“I’ve seen people in the music business make pretty smart decisions on where they may route a tour in the future,” Petrocelli said. “You look at Lollapalooza today. Great data has always come from the webcast out of Chicago. The promoters have been able to see that there’s that global audience for the brand.”

Petrocelli believes that C3’s decision to expand internationally was due largely in part to their ability to see viewers watching the webcast of Chicago’s Lollapalooza from Chili, Argentina, Brazil, Columbia and Berlin. All countries that now host their own Lollapalooza.  “They make great, detailed decisions base some of this incredible data that comes from this experience.”

The Future is Here: Branded Entertainment, VR 360 and Live Event Streaming

Qualcomm took the success of their experiential video and content and took it to the next level, partnering with Ogilvy & Mather to produce a short film, “In the age of ad blocker, freemium and ‘5-seconds-to-skip’ buttons,” reported PSFK.

They put Qualcomm’s mobile phone – equipped with their new Snapdragon 820 mobile processor – at the center of a 32-minute thriller. Set in China to pull in their target audience, the story line allowed the lead character to naturally demonstrate the unique features of the phone: longer battery life, quick recharge time, ultrasonic 3D biometric security, and advanced imaging.

Although Gemini Balba, Qualcomm’s global brand marketing executive, was at first hesitant about Ogilvy & Mathers concept of a ‘a product demo disguised as a psychological thriller’, Qualcomm was blown away by the final cut of the film. Its title, “Lifeline,” resonated with people all over the world, not just in China, and how we all feel about our mobile phones.

“People want to consume content when they want, especially our target audience: Millennials and people around that age group,” Balba told PSFK. “They don’t want to be hit with an ad while watching the latest and greatest Game of Thrones episode.”

This entry into branded entertainment is similar to the branded films by Levis, “The 501 Jean: Stories of an Original,” or Norton security software’s documentary, “The Most Dangerous Place on the Internet,” which profiles the Romanian town nicknamed “Hackerville” and the undground world of cybercriminals.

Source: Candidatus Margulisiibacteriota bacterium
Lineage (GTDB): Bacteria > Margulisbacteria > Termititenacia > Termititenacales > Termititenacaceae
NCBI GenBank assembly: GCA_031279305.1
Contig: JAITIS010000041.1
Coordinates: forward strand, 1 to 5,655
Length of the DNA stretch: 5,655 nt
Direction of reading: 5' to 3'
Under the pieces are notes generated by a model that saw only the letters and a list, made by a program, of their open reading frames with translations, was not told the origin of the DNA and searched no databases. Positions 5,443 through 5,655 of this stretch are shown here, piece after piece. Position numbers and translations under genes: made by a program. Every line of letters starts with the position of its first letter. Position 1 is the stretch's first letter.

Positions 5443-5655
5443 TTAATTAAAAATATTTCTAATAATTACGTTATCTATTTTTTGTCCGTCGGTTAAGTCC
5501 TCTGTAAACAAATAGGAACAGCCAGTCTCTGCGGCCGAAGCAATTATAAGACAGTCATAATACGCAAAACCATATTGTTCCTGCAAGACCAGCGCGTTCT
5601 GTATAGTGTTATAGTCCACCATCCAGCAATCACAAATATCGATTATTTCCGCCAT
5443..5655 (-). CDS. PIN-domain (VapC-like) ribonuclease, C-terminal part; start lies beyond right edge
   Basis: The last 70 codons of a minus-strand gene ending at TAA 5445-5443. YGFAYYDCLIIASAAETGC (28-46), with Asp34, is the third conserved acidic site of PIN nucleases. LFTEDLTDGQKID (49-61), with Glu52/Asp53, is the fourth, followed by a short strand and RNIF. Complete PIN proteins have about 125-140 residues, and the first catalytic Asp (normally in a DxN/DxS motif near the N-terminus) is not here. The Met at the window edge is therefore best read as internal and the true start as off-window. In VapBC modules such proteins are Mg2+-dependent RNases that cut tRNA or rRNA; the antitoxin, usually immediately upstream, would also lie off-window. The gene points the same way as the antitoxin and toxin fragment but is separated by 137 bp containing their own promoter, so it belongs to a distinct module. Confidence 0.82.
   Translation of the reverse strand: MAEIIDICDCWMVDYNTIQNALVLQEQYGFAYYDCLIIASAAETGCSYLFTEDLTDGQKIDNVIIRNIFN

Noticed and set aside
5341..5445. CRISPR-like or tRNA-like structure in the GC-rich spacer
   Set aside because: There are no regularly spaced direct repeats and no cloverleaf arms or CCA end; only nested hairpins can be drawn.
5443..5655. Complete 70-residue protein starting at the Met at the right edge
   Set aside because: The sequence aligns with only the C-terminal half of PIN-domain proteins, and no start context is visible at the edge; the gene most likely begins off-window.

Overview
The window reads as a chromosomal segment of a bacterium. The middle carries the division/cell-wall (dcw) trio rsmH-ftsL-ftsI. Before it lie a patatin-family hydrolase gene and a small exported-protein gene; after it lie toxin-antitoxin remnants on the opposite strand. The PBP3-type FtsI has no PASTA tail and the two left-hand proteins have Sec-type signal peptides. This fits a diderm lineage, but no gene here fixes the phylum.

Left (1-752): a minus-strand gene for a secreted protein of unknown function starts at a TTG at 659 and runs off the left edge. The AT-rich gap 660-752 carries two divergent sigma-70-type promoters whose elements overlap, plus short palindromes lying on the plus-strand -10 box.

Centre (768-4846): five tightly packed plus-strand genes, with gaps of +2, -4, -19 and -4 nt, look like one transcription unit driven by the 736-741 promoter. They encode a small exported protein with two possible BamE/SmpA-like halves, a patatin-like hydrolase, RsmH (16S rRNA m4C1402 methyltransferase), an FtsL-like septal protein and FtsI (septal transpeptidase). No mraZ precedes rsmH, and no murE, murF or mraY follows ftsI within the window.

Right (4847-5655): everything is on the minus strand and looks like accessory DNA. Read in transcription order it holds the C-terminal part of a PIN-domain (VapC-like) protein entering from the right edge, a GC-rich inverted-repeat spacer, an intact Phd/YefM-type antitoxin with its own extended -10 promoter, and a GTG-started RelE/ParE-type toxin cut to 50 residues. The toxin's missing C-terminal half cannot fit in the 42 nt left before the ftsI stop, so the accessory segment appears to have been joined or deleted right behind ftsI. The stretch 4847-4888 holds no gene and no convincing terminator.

Keep in mind, all of these branded films are distributed on YouTube.

Magna Global, one of the largest ad-buying firms in the world, moved $250 million of its clients’ ad dollars to YouTube and away from traditional television. Although its not clear exactly how that will play out – if Magna Global will create branded yet entertaining content or if they’ll spend millions running more annoying pre-roll ads – the U.S. president for the firm, David Cohen, told the New York Times, “Consumers have over the past several years been migrating away from linear television, and we need to acknowledge that.”

The networks are also attempting to be proactive, including Joe Marchese, an executive for Fox Networks Group. They’re developing new approaches to advertising while acknowledging the reality of the muting and blocking generation of viewers, “The social contract is broken with the consumer — they don’t want to watch the ads,” Marchese said to the New York Times.

Out with the old and in with new. This is of course, VR and 360 video.

Last year in 2015 Petrocelli participated in the SXSW panel, “Live Music Streaming as Means for Brand Engagement,” with Andrew Klein, SVP, AEG Global Partnerships. During that session Klein shared plans for VR and 360 live streaming at Coachella.

In 2016 it happened. Coachella festivalgoers received a custom VR Google Headset in their Welcome Box, with instructions that also prompted fans to download the Coachella VR app.


Petrocelli believes Samsung and Sony are banking on the success the rapid growth rate of VR, which has already experienced success in gaming and is set to do the same for sports and music. YouTube also followed Facebook in the race to 360 live video, right in time for Coachella with T-Mobile sponsoring the stream. I expect Coachella viewing may have been just a bit more interesting than the Facebook Live stream of two BuzzFeed staffers exploding a watermelon that got…wait for it…800,000 views. Gallagher must have been so proud.

“At a festival, you have an opportunity to take a tour of the property,” he explained, “Go back stage with VR, learn about the artist relations that are happening there.” This backstage experience also ties into Facebook’s Live differentiating strategy as compared to Twitter’s live approach, by providing exclusive content that cannot be found anywhere else.

Brands are also testing the VR waters, including Coca-Cola’s instructional video for turning their beverage boxes into cardboard VR goggles, and McDonalds doing the same with their Happy Meal boxes.

The future of all these technologies holds great potential for brands to co-create immersive experiences with agencies like Bulldog DM and others that provide greater value and return versus the traditional ad and promo models. Brand sponsorship of live music has proven to be an excellent platform to “surprise and delight” festival and concert fans.

For Petrocelli, those VR discussions with brands have already begun while talks on sponsoring live streaming events increase.

“It’s a great model for a brand with an affinity for music. One that wants to make a direct connection to their fanbase. To that audience that’s on mobile platforms, that’s active socially. It’s the perfect template for how to engage with those consumers.”


This is a Connected Festival Report, which is part of a series of interviews and research articles on live event business trends and technology in action. If you have a story to share contact me, Kim Owens, editor of Kaffeine Buzz, at kowens-at-kaffeinebuzz-dot-com.